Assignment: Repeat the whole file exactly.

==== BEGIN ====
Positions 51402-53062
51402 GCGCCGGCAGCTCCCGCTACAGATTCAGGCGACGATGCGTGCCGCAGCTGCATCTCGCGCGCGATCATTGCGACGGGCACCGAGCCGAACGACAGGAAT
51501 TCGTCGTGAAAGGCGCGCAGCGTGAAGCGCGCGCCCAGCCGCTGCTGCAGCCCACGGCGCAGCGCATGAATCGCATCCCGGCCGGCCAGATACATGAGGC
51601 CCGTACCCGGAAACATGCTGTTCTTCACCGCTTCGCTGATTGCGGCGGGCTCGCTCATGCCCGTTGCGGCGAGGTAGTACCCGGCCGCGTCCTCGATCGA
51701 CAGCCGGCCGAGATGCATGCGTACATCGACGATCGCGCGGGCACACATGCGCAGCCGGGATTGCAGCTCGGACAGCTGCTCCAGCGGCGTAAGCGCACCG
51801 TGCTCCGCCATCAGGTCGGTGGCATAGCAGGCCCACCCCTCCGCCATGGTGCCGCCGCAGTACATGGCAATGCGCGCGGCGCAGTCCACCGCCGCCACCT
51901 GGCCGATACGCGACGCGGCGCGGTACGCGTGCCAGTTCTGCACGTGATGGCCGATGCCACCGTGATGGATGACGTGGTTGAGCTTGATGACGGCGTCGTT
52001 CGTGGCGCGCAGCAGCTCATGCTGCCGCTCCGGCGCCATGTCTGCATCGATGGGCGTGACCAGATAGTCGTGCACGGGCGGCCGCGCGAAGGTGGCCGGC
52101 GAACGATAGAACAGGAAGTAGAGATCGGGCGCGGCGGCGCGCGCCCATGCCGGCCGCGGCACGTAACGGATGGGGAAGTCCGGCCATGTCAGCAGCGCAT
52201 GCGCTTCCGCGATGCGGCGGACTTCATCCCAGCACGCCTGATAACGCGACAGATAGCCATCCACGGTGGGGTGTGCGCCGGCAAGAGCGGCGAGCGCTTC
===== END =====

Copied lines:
Positions 51402-53062
51402 GCGCCGGCAGCTCCCGCTACAGATTCAGGCGACGATGCGTGCCGCAGCTGCATCTCGCGCGCGATCATTGCGACGGGCACCGAGCCGAACGACAGGAAT
51501 TCGTCGTGAAAGGCGCGCAGCGTGAAGCGCGCGCCCAGCCGCTGCTGCAGCCCACGGCGCAGCGCATGAATCGCATCCCGGCCGGCCAGATACATGAGGC
51601 CCGTACCCGGAAACATGCTGTTCTTCACCGCTTCGCTGATTGCGGCGGGCTCGCTCATGCCCGTTGCGGCGAGGTAGTACCCGGCCGCGTCCTCGATCGA
51701 CAGCCGGCCGAGATGCATGCGTACATCGACGATCGCGCGGGCACACATGCGCAGCCGGGATTGCAGCTCGGACAGCTGCTCCAGCGGCGTAAGCGCACCG
51801 TGCTCCGCCATCAGGTCGGTGGCATAGCAGGCCCACCCCTCCGCCATGGTGCCGCCGCAGTACATGGCAATGCGCGCGGCGCAGTCCACCGCCGCCACCT
51901 GGCCGATACGCGACGCGGCGCGGTACGCGTGCCAGTTCTGCACGTGATGGCCGATGCCACCGTGATGGATGACGTGGTTGAGCTTGATGACGGCGTCGTT
52001 CGTGGCGCGCAGCAGCTCATGCTGCCGCTCCGGCGCCATGTCTGCATCGATGGGCGTGACCAGATAGTCGTGCACGGGCGGCCGCGCGAAGGTGGCCGGC
52101 GAACGATAGAACAGGAAGTAGAGATCGGGCGCGGCGGCGCGCGCCCATGCCGGCCGCGGCACGTAACGGATGGGGAAGTCCGGCCATGTCAGCAGCGCAT
52201 GCGCTTCCGCGATGCGGCGGACTTCATCCCAGCACGCCTGATAACGCGACAGATAGCCATCCACGGTGGGGTGTGCGCCGGCAAGAGCGGCGAGCGCTTC